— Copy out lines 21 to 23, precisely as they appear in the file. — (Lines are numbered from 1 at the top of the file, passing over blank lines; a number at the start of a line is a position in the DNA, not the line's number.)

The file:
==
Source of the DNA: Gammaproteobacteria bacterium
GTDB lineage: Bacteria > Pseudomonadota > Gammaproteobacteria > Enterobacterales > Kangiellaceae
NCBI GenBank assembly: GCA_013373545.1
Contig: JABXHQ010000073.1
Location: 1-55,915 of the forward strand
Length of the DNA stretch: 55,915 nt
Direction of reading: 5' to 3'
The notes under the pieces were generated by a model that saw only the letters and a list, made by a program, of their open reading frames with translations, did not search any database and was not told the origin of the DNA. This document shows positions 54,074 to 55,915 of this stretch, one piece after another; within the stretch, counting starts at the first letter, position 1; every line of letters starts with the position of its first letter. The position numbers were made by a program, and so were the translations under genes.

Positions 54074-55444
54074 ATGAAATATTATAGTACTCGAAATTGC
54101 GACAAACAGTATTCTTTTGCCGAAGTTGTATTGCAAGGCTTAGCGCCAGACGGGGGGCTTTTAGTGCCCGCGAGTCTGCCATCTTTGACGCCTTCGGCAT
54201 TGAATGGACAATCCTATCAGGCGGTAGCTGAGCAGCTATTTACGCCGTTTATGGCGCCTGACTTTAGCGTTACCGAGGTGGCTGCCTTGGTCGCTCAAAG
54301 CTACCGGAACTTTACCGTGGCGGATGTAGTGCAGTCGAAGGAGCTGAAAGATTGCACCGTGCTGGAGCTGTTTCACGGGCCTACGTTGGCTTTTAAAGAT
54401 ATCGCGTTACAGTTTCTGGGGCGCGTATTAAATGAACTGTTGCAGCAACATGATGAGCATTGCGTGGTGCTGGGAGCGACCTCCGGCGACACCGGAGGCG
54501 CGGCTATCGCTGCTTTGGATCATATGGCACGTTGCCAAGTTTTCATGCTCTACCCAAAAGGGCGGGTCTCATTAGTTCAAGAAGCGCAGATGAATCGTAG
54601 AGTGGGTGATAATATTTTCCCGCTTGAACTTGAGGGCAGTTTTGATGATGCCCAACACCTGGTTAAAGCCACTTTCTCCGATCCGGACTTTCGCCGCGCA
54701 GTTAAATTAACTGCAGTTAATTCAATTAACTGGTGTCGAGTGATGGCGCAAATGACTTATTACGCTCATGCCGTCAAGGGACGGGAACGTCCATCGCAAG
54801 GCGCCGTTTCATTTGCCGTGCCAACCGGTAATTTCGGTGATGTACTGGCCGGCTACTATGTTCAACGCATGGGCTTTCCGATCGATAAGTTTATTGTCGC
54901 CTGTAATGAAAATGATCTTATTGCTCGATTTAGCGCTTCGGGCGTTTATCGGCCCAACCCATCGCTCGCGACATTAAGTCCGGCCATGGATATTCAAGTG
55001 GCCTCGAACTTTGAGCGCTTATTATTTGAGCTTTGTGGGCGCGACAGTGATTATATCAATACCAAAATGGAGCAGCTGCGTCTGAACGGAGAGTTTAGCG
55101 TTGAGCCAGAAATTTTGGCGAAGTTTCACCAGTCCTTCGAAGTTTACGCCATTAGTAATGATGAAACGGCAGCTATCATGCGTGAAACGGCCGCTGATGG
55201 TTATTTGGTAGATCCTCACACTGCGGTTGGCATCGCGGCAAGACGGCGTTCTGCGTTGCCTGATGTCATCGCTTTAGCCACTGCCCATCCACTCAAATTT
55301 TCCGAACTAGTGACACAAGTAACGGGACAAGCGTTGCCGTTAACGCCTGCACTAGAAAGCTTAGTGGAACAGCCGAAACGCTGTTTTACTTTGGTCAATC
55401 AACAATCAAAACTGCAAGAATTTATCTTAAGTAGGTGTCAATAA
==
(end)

55101 TTGAGCCAGAAATTTTGGCGAAGTTTCACCAGTCCTTCGAAGTTTACGCCATTAGTAATGATGAAACGGCAGCTATCATGCGTGAAACGGCCGCTGATGG
55201 TTATTTGGTAGATCCTCACACTGCGGTTGGCATCGCGGCAAGACGGCGTTCTGCGTTGCCTGATGTCATCGCTTTAGCCACTGCCCATCCACTCAAATTT
55301 TCCGAACTAGTGACACAAGTAACGGGACAAGCGTTGCCGTTAACGCCTGCACTAGAAAGCTTAGTGGAACAGCCGAAACGCTGTTTTACTTTGGTCAATC